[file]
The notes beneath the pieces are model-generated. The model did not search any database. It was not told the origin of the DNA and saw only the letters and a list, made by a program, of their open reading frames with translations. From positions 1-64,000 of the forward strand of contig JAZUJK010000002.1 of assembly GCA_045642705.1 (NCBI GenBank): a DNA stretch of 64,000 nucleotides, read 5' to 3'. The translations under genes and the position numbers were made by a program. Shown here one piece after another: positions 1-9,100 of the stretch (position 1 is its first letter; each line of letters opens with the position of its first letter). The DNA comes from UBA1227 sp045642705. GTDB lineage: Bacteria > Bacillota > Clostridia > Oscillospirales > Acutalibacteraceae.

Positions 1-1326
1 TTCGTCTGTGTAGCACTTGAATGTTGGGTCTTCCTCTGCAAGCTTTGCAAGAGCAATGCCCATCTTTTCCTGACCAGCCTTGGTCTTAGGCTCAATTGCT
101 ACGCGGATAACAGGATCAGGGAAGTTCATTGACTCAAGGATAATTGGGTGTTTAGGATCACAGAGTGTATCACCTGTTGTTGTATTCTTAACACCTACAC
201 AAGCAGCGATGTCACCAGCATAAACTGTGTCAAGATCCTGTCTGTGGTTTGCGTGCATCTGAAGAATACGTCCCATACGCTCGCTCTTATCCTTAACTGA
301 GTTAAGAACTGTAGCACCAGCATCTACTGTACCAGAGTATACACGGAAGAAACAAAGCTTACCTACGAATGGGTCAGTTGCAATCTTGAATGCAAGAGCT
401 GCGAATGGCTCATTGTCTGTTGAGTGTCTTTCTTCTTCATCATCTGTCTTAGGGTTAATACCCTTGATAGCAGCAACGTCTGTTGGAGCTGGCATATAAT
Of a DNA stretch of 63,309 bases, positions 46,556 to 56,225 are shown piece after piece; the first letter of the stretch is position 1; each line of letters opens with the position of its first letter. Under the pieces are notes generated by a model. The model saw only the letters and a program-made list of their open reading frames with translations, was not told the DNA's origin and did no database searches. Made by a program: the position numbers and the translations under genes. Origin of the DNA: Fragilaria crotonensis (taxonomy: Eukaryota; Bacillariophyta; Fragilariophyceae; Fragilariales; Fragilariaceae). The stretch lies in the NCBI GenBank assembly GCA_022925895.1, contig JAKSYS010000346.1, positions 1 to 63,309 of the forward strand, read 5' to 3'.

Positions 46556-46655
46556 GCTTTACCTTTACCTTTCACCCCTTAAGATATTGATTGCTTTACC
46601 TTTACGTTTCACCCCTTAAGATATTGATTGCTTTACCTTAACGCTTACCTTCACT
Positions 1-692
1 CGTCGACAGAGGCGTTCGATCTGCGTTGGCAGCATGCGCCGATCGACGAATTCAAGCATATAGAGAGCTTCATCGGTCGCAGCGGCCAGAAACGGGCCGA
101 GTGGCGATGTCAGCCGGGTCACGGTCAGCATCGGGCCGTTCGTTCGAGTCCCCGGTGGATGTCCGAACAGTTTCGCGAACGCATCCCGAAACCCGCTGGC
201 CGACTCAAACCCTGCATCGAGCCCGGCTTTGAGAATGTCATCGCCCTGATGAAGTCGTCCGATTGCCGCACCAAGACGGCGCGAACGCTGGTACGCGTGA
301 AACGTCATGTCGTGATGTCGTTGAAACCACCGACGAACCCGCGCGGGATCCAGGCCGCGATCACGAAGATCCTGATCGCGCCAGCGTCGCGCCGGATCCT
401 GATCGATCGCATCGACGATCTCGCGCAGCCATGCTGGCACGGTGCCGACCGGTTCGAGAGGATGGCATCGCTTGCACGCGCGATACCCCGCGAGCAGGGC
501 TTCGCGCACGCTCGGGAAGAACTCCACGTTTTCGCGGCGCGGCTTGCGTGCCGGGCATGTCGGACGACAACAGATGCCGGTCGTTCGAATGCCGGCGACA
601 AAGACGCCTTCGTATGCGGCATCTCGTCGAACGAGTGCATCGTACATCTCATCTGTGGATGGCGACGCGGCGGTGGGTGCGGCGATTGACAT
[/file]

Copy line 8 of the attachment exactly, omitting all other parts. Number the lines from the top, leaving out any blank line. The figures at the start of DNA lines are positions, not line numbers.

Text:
Of a DNA stretch of 63,309 bases, positions 46,556 to 56,225 are shown piece after piece; the first letter of the stretch is position 1; each line of letters opens with the position of its first letter. Under the pieces are notes generated by a model. The model saw only the letters and a program-made list of their open reading frames with translations, was not told the DNA's origin and did no database searches. Made by a program: the position numbers and the translations under genes. Origin of the DNA: Fragilaria crotonensis (taxonomy: Eukaryota; Bacillariophyta; Fragilariophyceae; Fragilariales; Fragilariaceae). The stretch lies in the NCBI GenBank assembly GCA_022925895.1, contig JAKSYS010000346.1, positions 1 to 63,309 of the forward strand, read 5' to 3'.